In an Op-ed for Psilocybin Alpha, British MP Crispin Blunt, who launched the Conservative Drug Policy Reform Group, discusses this apparent mismatch between the public’s perception of psilocybin-assisted psychotherapy and the Home Office’s policies.
Nevertheless, 58% support law changes to permit terminally ill patients to access it with therapy—a demographic for which it is already clinically evidenced to offer otherwise-unattainable solace and peace-of-mind. Tellingly, this rose to 68% with education on clinical research and similar policy advances elsewhere in the world, and opposition shrank to just 9% – the remaining proportion just not having enough information to make a decision.
The results of Psilonautica’s population sampling with DrugScience say more about the compassion and discernment of the British public than they do about psilocybin.
Read the full piece here.
VICE: Psychedelics Patent Claim Raises Questions From Researchers Who Say They Did It First
In her latest piece covering the emergent psychedelics sector, Shayla Love discusses a recent patent application by CB Therapeutics covered in our Bulletin on May 22nd.
The application, published on May 20, was originally filed on November 15, 2019. (Patent applications are kept secret for 18 months.) First reported by Psilocybin Alpha, the application has claims on organisms genetically modified to produce psilocybin by giving them the genes for enzymes that make the compound naturally in mushrooms.
It’s a promising approach to make psilocybin in the large quantities needed to do research, or, one day, treat various mental health conditions. In a press release, CB Therapeutics wrote that its application represented a “major breakthrough in the biosynthesis of psilocybin.”
But the four enzymes in the patent application were discovered in 2017 when Blei was getting his PhD at the Leibniz Institute for Natural Product Research and Infection Biology. He published a scientific paper on those enzymes with his colleagues Janis Fricke and Dirk Hoffmeister in the German journal Angewandte Chemie International Edition; they wrote in the paper how their findings could be used to produce psilocybin by “using engineered microbial hosts.”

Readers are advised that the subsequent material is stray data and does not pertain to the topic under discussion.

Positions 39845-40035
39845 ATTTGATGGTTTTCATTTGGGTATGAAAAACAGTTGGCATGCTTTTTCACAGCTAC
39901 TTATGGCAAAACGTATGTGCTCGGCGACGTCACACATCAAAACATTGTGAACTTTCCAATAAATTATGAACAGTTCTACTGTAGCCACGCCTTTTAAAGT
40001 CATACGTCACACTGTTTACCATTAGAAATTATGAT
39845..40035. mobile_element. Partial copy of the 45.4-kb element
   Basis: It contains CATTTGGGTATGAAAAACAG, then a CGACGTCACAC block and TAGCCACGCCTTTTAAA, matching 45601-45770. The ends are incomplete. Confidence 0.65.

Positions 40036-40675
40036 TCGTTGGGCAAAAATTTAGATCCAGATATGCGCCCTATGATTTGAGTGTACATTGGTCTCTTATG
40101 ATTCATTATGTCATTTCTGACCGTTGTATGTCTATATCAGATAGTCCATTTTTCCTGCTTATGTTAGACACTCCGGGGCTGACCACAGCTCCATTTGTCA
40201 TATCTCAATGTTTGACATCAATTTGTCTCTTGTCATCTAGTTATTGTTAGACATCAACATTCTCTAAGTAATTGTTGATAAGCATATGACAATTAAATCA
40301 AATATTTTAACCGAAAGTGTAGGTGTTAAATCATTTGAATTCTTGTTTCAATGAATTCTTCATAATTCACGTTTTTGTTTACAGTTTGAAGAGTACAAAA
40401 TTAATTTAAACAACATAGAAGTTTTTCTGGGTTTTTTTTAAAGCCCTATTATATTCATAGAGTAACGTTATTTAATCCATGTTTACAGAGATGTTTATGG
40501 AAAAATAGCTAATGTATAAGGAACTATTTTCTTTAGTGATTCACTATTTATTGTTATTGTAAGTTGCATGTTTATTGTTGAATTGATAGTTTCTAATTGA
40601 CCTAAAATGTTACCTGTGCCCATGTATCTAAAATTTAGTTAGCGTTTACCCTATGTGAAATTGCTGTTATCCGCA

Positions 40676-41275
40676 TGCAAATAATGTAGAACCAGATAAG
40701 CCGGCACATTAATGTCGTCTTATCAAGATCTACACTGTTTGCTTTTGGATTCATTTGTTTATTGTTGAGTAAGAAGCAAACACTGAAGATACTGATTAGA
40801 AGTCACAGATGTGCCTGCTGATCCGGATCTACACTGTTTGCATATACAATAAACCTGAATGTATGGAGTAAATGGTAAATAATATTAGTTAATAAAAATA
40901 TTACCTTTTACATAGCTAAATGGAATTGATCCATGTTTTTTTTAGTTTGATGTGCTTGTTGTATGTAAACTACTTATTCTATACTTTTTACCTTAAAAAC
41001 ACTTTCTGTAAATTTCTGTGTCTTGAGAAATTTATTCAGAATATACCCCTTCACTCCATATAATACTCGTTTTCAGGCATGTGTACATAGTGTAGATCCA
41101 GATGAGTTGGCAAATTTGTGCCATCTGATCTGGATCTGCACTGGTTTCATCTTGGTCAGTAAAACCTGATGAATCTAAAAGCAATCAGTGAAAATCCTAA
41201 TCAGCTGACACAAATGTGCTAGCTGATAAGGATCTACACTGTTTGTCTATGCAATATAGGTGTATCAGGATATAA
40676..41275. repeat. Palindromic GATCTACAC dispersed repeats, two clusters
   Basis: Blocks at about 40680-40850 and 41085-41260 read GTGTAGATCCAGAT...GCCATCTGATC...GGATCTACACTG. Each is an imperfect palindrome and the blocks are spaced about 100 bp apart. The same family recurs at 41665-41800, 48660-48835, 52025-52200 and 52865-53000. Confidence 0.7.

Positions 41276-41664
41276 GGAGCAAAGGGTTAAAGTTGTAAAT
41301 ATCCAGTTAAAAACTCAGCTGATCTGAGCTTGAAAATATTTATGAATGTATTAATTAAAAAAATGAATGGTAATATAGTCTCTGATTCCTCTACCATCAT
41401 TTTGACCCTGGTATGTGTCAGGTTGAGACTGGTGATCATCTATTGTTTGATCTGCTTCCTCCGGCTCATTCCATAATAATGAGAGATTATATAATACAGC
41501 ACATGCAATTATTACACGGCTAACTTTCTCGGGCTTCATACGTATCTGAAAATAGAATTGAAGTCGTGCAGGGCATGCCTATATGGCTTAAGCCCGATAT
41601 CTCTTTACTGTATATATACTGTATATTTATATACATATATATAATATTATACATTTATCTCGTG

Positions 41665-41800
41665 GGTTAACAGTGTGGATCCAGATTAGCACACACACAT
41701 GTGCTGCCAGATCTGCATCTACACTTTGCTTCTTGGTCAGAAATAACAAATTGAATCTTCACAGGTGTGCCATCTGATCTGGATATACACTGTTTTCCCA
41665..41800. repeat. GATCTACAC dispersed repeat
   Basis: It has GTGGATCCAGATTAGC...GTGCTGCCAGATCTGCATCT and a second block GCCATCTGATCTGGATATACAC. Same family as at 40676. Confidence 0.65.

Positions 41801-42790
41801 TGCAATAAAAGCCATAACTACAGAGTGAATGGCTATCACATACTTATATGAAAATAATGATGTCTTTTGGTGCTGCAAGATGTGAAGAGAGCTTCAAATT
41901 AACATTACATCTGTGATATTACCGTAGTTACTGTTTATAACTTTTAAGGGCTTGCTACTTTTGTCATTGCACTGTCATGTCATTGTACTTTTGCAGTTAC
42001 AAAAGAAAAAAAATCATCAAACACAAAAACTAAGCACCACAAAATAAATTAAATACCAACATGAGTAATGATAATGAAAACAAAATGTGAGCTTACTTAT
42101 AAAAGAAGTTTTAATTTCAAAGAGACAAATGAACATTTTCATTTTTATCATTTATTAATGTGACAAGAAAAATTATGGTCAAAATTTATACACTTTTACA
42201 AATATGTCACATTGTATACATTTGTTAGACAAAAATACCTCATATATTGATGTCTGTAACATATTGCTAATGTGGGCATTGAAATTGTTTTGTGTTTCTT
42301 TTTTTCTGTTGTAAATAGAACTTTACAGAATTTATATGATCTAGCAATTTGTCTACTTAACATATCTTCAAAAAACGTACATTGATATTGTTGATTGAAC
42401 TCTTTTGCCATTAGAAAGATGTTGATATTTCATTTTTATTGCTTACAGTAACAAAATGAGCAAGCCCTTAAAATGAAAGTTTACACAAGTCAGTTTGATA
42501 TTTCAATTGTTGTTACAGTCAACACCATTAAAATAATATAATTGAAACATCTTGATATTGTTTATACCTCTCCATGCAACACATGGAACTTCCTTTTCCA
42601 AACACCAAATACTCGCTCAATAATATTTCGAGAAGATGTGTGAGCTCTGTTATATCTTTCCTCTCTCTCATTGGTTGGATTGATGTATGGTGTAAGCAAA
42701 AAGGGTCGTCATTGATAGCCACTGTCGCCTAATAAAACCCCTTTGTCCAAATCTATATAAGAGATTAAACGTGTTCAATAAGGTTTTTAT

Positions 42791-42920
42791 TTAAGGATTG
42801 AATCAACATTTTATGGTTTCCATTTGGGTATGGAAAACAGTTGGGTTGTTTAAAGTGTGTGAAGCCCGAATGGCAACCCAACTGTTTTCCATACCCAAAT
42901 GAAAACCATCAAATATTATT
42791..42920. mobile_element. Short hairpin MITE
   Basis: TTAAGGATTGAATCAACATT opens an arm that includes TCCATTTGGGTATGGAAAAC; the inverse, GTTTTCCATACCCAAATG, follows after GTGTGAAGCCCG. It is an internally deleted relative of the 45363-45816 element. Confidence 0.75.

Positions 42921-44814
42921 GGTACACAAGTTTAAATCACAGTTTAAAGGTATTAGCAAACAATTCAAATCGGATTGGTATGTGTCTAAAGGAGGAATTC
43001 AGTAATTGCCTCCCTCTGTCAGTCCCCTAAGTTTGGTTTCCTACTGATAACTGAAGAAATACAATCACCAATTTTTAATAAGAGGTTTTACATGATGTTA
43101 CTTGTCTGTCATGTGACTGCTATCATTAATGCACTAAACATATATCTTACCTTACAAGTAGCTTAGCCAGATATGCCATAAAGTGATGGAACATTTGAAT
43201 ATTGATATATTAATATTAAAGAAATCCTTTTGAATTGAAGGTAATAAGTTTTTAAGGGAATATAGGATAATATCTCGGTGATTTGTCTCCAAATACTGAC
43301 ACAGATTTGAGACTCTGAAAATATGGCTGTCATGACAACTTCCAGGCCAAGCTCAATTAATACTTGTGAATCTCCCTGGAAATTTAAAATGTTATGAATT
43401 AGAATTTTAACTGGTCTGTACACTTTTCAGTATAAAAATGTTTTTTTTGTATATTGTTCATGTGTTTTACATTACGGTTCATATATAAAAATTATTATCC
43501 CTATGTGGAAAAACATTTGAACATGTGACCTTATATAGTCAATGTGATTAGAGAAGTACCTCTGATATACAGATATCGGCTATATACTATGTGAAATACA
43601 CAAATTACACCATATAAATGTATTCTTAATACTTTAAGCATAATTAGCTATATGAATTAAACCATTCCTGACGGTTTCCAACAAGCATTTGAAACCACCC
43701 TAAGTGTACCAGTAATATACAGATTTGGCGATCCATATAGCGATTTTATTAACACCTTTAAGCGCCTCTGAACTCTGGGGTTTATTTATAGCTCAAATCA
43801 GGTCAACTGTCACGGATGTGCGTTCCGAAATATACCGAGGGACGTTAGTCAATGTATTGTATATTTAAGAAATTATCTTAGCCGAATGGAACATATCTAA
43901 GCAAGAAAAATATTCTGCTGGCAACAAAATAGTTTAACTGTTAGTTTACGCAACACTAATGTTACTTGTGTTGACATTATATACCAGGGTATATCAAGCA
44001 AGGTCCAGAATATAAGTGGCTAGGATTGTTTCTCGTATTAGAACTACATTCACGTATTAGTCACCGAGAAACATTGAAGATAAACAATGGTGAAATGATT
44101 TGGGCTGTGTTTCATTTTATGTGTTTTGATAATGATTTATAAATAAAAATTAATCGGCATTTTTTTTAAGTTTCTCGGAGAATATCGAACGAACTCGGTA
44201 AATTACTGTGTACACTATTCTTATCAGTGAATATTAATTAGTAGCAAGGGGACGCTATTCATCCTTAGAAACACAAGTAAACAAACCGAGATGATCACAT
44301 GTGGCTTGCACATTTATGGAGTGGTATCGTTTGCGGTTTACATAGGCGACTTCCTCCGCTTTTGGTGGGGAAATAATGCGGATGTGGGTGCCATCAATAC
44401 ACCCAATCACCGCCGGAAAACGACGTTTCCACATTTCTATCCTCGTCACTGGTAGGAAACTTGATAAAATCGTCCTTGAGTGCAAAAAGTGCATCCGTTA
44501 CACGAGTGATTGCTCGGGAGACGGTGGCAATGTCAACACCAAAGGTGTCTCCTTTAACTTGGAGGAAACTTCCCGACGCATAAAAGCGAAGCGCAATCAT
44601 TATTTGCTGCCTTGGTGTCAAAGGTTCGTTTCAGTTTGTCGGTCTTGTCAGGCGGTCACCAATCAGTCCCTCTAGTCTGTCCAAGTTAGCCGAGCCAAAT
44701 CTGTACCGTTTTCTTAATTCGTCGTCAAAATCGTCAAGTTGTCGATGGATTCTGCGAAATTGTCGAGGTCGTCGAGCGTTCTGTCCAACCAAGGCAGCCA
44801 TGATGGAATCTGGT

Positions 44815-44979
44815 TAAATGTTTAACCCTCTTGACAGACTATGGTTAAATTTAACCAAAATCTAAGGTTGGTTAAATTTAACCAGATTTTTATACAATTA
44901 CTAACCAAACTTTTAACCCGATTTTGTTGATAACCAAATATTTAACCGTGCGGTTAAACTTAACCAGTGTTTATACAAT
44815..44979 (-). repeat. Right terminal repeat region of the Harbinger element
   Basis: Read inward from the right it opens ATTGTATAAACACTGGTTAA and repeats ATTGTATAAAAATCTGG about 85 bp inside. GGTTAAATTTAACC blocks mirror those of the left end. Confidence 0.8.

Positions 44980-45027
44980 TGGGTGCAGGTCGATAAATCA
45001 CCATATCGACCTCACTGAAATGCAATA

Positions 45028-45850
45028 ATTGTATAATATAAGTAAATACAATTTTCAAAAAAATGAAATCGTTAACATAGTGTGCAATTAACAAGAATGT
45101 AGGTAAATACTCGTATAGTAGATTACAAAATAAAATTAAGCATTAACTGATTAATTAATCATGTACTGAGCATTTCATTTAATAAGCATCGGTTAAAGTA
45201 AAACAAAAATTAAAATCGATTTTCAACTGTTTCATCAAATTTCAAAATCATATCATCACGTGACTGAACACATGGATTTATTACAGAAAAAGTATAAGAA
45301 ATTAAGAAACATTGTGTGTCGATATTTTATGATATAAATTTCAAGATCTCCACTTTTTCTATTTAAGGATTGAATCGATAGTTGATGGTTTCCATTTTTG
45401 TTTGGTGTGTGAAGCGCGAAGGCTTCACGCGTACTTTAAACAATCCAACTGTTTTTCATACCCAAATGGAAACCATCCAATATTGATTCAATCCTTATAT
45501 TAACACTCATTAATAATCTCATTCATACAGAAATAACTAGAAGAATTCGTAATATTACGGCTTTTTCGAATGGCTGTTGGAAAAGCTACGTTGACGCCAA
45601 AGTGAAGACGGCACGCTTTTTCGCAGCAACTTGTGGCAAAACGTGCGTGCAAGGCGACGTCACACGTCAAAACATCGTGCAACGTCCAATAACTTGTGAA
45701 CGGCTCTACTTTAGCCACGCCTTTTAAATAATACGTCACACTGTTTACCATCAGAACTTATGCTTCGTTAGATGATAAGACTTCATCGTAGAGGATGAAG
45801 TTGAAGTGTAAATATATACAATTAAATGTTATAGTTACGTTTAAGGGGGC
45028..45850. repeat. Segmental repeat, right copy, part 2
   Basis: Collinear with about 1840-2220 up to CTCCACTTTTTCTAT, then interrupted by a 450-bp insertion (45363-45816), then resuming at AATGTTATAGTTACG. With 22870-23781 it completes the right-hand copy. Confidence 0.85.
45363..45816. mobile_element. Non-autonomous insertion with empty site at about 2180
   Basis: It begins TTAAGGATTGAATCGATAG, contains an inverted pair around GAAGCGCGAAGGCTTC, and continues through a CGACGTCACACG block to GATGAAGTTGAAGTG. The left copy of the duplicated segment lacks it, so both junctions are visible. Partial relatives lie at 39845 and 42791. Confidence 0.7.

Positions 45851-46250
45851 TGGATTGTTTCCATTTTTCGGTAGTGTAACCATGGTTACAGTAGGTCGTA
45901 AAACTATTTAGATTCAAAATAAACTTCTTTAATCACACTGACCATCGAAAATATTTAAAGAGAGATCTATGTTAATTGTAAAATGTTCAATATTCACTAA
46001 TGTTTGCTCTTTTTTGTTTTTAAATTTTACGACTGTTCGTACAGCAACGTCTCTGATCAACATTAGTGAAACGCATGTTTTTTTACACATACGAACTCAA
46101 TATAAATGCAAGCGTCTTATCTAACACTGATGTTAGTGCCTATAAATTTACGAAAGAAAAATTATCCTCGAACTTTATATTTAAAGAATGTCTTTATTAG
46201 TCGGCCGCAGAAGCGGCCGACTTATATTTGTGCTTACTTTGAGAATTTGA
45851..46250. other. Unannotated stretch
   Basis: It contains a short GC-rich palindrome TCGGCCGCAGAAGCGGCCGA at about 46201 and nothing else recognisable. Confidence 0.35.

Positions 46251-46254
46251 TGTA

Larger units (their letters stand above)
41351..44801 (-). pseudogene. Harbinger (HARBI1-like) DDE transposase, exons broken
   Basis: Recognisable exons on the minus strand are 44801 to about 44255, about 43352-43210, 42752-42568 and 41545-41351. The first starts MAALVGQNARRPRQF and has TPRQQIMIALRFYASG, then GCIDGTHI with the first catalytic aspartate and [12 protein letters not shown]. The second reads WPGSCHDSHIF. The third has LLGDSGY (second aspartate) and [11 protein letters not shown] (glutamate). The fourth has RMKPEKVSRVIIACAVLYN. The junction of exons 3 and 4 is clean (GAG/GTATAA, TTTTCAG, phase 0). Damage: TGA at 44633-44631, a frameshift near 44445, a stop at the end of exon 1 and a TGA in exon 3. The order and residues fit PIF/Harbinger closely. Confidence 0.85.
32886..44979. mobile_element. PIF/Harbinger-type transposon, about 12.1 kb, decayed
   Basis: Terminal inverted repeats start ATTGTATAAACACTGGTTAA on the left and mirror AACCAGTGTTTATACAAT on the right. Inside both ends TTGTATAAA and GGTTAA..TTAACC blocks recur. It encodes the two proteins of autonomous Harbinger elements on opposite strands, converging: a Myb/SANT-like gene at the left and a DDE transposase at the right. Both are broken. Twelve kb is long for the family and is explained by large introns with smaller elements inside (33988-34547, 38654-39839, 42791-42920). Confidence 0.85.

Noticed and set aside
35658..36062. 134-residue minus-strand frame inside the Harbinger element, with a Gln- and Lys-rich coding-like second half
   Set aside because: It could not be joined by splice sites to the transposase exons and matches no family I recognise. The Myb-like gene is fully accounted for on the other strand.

Their research was not cited in the patent application. Yet, if this patent application was granted as is, it could block others—including Blei, who is now the co-founder of Mimosa Therapeutics—from producing psilocybin using host organisms with these enzymes.
Beyond this specific application, Love’s article covers a number of patent-related conventions that are relevant to the broader psychedelics space. Read the full piece here.
Business Insider: Experts share how a brewing fight could shape the future of the $100 billion psychedelics industry
Patents were also the focus of a Business Insider article this week, noting that “the conflict over patents has the potential to shape the future of the psychedelics lanscape.”
The story focuses on COMPASS Pathways’ patents (and applications), and Carey Turnbull’s opposition.
A decade ago, Carey Turnbull was at the forefront of a movement to fund research into the medical potential of psychedelics.
Now, the businessman turned psychedelics philanthropist has found a new cause: fighting to keep the knowledge and discoveries that undergird the psychedelics industry in the public domain.
He recently estimated that he’s spent about $400,000 of his own money on a fight against what he and others in the psychedelics community say are overreaching patents. For now, they’re taking aim at patents filed by the psychedelics-industry giant Compass Pathways, a $1.4 billion firm focused on medical uses of psilocybin, the active ingredient in magic mushrooms.
Read the full story here.